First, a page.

Info to Help You Make Sustainable Seafood Choices

robert frerck odyssey photo, ftraditional shing in sri lanka, sustainable fishing, sustainable seafoodOne of the most important issues in keeping our Ocean healthy is maintaining fish populations at sustainable levels. Hundreds of millions of people worldwide depend on seafood as the main protein in their diet and insuring sufficient fish requires action on multiple aspects of this issue. Illegal fishing, over-fishing, protected marine areas, plastic and ocean pollution and the viability of our coral reef ecosystems to support fish populations are all recent stories found within our BlueOcean posts.
(photo – Robert Frerck, OdysseyPhoto)

As a consumer of seafood we leave an indelible imprint on the world’s ecosystem consequently today we are bringing together all of the recent data that bear on maintaining sustainable levels of fish and shellfish, vital information that will allow you to make sustainable Seafood Choices. This is a big issue and we will tackle it from a variety of angles.


Sourcing Sustainable Seafood; Where Does it Come From?

Iforbes conrad bloomberg business, aquaculture, seafood farming, sustainable seafood, marine conservation ustainable choicess your shrimp being cleaned by slave labor in Thailand or your Ahi tuna being caught on American Fishing Boats that are crewed by undocumented Asian fisherman that have no rights. The Associated Press reported on this issue in their award-winning article: Seafood from Slaves (photo – Forbes Conrad, Bloomberg business)
See our related post on Leonardo DiCaprio’s purchase of a Farmed Fish company, is farming seafood the answer to diminished fish stocks?? See: DiCaprio Finds Ocean Conservation in Farmed Seafood




Health Hazards in Seafood and Shellfish

richard Nowitz nat geo, shellfish with health issues, sustainable seafood, sustainable choices, healthy seafoodWe have known for some time that rising ocean temperatures have had an effect on the shellfish industry along the Pacific Coast of Canada and the United States. See our 2013 post: Oceans Suffer Silent Storm as CO2 Acidifies Water.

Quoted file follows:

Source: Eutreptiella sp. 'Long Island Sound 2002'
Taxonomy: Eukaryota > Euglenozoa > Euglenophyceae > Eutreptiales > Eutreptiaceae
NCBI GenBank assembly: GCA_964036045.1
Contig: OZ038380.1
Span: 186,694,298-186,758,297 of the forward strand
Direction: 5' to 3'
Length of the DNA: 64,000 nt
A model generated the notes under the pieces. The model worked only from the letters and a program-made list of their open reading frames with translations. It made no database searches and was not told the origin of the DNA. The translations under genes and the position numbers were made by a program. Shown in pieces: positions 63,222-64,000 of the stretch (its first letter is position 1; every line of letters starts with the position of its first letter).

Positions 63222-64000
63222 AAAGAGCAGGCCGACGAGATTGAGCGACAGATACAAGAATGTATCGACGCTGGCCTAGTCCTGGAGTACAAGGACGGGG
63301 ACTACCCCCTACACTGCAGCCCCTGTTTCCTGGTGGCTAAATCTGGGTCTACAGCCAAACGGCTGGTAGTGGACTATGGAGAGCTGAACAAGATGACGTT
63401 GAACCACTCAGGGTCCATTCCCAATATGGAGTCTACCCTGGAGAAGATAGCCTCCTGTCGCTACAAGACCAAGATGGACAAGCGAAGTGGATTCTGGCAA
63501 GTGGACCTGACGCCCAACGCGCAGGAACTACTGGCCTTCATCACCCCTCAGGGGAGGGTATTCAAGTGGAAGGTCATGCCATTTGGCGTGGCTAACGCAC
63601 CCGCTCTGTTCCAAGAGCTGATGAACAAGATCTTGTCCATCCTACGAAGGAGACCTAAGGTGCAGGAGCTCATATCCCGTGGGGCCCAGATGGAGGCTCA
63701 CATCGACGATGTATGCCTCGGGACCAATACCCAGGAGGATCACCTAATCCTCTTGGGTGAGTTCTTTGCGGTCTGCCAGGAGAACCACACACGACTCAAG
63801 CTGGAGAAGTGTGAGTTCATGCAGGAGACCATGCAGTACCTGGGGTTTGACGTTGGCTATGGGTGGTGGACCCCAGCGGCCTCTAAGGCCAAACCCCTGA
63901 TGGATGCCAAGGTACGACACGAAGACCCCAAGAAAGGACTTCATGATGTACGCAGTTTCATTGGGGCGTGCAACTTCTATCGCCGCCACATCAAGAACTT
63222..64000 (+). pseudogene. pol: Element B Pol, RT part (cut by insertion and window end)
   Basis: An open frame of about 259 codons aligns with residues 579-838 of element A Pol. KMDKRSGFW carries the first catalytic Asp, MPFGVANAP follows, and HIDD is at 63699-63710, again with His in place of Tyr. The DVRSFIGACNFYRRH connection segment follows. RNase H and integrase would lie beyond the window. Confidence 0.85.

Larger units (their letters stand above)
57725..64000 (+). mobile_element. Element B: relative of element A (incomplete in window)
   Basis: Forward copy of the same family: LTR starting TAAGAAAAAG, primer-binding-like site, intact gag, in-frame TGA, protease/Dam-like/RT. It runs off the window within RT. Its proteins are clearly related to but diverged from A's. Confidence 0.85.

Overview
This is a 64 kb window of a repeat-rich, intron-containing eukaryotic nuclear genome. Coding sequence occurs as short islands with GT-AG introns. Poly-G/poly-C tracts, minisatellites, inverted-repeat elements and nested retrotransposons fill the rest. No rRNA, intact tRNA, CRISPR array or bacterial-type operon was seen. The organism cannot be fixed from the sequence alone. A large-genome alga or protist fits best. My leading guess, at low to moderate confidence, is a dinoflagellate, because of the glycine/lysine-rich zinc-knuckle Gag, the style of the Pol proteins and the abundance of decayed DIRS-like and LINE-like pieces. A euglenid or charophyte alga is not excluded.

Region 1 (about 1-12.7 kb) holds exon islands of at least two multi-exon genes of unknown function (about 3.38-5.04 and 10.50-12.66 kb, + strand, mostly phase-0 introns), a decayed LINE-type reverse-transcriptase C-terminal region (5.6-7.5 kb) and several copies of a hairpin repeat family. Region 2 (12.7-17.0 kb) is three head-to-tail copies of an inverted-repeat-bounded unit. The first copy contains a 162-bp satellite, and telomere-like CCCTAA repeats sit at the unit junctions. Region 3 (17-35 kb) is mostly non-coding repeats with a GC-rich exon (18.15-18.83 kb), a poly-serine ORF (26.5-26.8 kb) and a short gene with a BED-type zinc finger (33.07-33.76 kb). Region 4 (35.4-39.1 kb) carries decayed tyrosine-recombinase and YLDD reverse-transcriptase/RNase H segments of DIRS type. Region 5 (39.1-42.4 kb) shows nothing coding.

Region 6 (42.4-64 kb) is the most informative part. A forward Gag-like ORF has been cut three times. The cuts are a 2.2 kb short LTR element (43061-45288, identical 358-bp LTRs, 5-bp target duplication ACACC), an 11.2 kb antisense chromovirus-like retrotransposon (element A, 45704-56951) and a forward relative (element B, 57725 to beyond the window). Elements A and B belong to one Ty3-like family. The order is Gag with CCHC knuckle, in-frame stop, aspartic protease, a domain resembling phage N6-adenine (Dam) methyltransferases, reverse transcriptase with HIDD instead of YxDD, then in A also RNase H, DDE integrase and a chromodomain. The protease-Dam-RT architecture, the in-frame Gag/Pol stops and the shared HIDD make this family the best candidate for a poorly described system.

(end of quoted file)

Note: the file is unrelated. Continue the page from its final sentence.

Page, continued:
But now for all of those that love seafood and shellfish and think of it only as a tasty treat we need to question, is it healthy? Several recent studies indicate that we should consider our seafood carefully. Do rising ocean temperatures have a negative health effect on shellfish, our recent post  says yes. See Rising Ocean Temperatures and Your Next Shellfish Dinner. The National Geographic reported similar findings in their article:  Climate Change May Make Shellfish (and Us) Sick.  (photo – Richard Nowitz, Nat. Geo.)


Seafood Tainted with Antibiotics

What happens when elusive Chinese seafood companies are actively discouraged from exporting their dangerous seafood to the U.S. — and still find stealthy and elaborate ways to do so? Bloomberg Businessweek examines this very question in their jaw-dropping cover story, “How Antibiotic-Tainted Seafood From China Ends Up on Your Table.”


1 in 5 Fish Sold is Mislabeled

Or consider this, 1 in 5 fish sold is mislabeled, according to Oceana, which recently tested over 25,000 samples of seafood and relied on 200 studies in 55 countries. 58% of samples that were found to be fraudulent could potentially cause health issues. Furthermore, Oceana found that not only is human health at risk because of this large-scale fraud. Endangered species of fish were found mislabeled as more prevalent fish. In Brazil, for example, the critically endangered large tooth sawfish was labeled as shark.  


Are there Alternatives to Traditional Seafood?

New-Wave-Foods-Shrimp, plant based shrimp, sustainable seafood, sustainable choices, marine conservationCan shrimp be replaced by a plant based, biotech variety?  In 2013 Bill Gates, after eating some tasty, plant based chicken, invested in a start-up called Beyond Meat that offers a meat substitute created from pea protein, according to Forbes.  “The seafood industry is destroying our nation’s oceans, and seafood is second only to beef for its contribution to climate change. Shrimp farming is also linked to child slavery, and seafood is often contaminated with bacteria that make consumers sick. So it’s hard to imagine any product that is worse for society or worse for human health than conventional seafood”  said Bruce Friedrich, of New Crop Capital. Analysts say the substitute meat market is expected to grow to over US$5 billion by 2020. (photo – New Wave Foods)